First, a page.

Many folks want to look in a crystal ball and magically profess what the future looks like. In the land of technology, it’s not that easy. Or is it? Sure, we do have the ability to control our destiny. We are limited by our own boundaries…artificially set or not. This may seem fairly straight forward, but it’s not. Businesses are looking for technology organizations to evolve and change. Even if that means they shift how they use services and applications on their own. Hence shadow IT.
Over the course of my career, I’ve seen many data centers in various countries. Even today, the level of sophistication varies greatly with Switch’s primary Las Vegas data center at one end of the spectrum and a 20-year old data center from a top data center/ cloud provider at the other end. I’ll leave them unnamed to avoid any potential embarrassment. To contrast, I’ve toured newer data centers in their portfolio that are much more innovative.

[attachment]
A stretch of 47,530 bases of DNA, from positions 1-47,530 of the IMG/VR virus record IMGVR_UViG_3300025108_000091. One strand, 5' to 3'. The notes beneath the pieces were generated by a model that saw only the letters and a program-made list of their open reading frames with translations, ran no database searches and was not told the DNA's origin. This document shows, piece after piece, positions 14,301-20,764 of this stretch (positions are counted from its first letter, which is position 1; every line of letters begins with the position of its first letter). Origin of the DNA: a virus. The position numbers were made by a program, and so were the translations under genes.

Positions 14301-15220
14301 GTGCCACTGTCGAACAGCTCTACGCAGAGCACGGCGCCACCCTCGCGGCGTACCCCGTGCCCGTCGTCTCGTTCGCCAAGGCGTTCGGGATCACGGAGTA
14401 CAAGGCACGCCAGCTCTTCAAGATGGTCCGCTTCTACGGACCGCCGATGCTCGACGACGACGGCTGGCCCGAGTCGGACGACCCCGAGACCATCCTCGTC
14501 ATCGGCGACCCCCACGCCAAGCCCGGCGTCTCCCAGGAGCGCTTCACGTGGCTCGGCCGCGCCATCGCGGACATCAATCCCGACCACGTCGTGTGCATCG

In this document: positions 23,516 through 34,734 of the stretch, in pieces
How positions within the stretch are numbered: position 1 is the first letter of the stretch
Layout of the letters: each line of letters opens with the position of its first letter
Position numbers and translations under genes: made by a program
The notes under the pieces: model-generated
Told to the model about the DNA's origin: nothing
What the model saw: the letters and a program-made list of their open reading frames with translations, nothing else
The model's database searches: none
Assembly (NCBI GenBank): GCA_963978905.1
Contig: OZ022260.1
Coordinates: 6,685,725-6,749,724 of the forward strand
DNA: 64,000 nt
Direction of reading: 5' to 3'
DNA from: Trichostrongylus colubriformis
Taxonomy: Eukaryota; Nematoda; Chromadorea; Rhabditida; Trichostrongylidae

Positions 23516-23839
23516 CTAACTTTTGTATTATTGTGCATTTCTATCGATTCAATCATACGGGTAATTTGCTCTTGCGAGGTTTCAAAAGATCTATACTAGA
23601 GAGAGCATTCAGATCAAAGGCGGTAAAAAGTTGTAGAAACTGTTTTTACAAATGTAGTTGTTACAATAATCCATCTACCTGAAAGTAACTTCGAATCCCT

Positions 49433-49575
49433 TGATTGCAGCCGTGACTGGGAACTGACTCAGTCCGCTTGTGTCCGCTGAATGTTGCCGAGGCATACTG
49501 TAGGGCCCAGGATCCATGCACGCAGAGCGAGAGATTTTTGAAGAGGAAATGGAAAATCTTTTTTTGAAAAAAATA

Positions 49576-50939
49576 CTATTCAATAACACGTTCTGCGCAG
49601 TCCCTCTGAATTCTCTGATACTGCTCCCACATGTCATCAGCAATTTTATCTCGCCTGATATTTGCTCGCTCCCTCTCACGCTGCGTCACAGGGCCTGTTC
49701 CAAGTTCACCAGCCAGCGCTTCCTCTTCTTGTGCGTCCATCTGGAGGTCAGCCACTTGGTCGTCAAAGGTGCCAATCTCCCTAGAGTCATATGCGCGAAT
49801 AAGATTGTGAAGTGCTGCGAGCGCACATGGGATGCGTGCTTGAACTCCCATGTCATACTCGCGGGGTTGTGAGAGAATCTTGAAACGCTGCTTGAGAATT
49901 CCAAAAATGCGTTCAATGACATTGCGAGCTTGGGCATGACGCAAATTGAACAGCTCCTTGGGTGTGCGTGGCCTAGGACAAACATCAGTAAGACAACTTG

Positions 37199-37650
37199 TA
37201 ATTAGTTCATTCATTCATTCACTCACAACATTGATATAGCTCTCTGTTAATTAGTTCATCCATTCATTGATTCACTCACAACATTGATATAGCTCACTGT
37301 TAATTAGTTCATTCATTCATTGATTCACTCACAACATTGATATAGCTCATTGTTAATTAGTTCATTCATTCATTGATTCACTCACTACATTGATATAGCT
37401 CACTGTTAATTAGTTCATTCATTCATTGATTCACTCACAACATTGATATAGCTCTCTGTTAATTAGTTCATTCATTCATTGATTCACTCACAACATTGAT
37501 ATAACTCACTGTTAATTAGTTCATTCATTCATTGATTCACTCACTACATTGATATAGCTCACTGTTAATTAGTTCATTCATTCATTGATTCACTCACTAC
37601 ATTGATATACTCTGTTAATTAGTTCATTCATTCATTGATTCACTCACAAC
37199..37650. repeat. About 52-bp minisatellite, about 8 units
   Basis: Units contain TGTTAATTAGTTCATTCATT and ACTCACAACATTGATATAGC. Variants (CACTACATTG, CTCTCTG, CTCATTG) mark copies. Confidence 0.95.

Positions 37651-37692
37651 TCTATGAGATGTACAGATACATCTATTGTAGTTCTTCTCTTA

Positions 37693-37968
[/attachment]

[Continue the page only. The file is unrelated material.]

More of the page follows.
The advent of cloud computing has flipped the way computing resources are used on it’s head. How data centers are used is changing quickly. And what’s inside is becoming more relevant to those that manage data centers, but less relevant to those who use them. Let me explain.
Operating a data center is complex. It is no longer just four walls with additional power and cooling requirements. To add complexity, the line between facilities and IT has blurred greatly. How does an organization deal with this growing complexity on top of what they’re already dealing with? Furthermore, as the complexity of the applications and services increases, so do the expertise requirements within the organization. How is every company that currently operates a data center expected to meet these growing requirements? In reality, they can’t.
Only those that are able to bring the scale of their applications and services will warrant the continued operation of their facility. General purpose IT services (core applications, custom applications and the like) will move to alternative solutions. Sure, cloud is one option. Co-location is another. There are many clever solutions to this growing challenge. Are there exception cases? Yes. However, it is important to take an unbiased view at the maturing marketplace and how to best leverage the limited resources available internally.
In summary, unless you are 1) operating applications or services at scale or 2) have a specific use-case, possibly due to regulatory or compliance requirements, or 3) do not, realistically, have a viable alternative… then you should consider moving away from operating your own data center. The future data center for many is an empty one.